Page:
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Commentary on the article. The introduction of the weed pass in Amsterdam will lead to the closure of almost all the coffeeshops

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The introduction of the ?weed pass? in Amsterdam will lead to the closure of almost all the coffeeshops in the centre of the Dutch capital. Jan Goos of the Organisation of Cannabis Sellers (BCD) claims this will be disastrous for the Dutch capital?s tourism industry. The introduction of an obligatory membership card available only to Dutch citizens for people wishing to buy cannabis at a coffeeshop is intended to put an end to ?drugs tourism?. This is a particular problem in the south of the Netherlands where large numbers of customers regularly cross the borders from Belgium, Germany and France. The regulation has already been in force in 3 southern provinces since May of this year. It is scheduled to take effect in Amsterdam and the rest of the country on January 1st 2013. According to figures from the Amsterdam Bureau for Tourism, at least 25 percent of the more than 6 million foreigners who come to the capital annually visit a coffeeshop once or more during their stay. ...read more.


The social cost of consuming cannabis is generally seen higher than the private cost of consuming cannabis. When a situation such as this occurs there is no potential welfare gain, as a matter of fact, there is a potential welfare loss. This is best illustrated by the usage of the graph shown in Figure 1. It shows that when the MSC is higher than the MPC at any given point there is a loss in welfare as highlighted in the graph. A potential loss in welfare often results in market failure. One of the striking elements in this article is that due to the newly implemented legislation around the consumption of cannabis the demand will tremendously depreciate. Not only will tourists be unable to purchase weed legally, also, as the article states, only an estimated 10 percent of the people that visit a coffeeshop regularly would be willing to register as official members. Translated into economic terms this would mean that while the supply would at first stay the same, the demand curve would shift to the left. ...read more.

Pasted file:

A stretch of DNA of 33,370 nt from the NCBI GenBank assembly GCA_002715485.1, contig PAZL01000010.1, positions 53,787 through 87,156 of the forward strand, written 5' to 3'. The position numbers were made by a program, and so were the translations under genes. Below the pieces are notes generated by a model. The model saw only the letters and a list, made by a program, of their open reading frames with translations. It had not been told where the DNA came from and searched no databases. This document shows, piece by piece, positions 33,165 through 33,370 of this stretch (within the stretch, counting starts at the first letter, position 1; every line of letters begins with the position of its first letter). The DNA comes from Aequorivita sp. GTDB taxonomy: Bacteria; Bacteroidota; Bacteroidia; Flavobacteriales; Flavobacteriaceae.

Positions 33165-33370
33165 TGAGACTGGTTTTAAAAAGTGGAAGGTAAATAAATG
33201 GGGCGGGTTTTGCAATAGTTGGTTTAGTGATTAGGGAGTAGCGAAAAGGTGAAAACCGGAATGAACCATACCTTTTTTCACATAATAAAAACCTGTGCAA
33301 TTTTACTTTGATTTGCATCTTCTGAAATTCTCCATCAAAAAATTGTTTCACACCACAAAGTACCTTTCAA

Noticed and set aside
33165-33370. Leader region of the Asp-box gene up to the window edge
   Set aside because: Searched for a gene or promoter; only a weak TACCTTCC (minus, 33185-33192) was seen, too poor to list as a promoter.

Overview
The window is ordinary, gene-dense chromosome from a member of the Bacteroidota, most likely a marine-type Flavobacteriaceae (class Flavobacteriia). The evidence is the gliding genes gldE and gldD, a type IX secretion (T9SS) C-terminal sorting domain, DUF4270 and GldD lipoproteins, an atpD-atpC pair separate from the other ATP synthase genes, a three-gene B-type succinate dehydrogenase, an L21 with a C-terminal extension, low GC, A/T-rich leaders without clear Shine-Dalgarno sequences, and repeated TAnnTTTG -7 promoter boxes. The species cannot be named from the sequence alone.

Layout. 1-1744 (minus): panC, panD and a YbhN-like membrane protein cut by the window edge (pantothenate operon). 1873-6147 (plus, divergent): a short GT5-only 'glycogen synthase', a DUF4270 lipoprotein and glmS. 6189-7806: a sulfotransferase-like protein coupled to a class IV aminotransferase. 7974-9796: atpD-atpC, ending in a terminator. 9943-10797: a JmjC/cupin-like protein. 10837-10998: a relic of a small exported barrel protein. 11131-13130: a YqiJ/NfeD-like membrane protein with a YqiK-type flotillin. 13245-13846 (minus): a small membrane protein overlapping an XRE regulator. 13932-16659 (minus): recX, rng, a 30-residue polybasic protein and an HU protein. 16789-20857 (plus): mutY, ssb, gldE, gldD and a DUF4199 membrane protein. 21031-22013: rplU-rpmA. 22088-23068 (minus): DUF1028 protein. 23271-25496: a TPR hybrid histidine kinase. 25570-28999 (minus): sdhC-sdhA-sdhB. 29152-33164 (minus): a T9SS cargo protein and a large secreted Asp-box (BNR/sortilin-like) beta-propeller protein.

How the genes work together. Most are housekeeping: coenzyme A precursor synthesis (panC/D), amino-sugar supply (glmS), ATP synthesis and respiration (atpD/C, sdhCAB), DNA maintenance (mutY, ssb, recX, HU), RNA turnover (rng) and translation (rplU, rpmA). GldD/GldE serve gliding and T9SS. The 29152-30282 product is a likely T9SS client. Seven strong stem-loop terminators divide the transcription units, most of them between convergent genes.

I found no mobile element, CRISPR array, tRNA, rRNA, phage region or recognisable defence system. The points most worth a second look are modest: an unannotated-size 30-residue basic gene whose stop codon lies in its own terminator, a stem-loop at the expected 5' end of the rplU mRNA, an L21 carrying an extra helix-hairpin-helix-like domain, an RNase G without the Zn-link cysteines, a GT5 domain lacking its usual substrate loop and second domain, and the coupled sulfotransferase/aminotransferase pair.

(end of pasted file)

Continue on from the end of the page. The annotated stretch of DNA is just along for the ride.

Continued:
When something like this occurs you can assume that it brings violence along because the law does not bind this industry because they are an illegal market already. The question remaining is whether the potential loss in welfare here is greater than when the weed pass isn?t applicable. To determine whether the implementation of the weed pass and its regulations surrounding it is a good or a bad thing, all perspectives from the stakeholders should be taken into account. There can be noticed that only the government and society have big externalities, both positive and negative. The government will lose money on the taxes and the prosecution of illegal dealers. But however they will get rid of most of the drug tourists going to Holland. The society will be affected both positively as well as negatively. There are less drug tourists, which may bring more ease to some lives, but however will recognize the increase in the black market and will be affected by this. To discuss whether the weed pass should be implemented entirely depends on whether the negative externalities of the black market can weigh up to the ones of the consumption of cannabis. ...read more.

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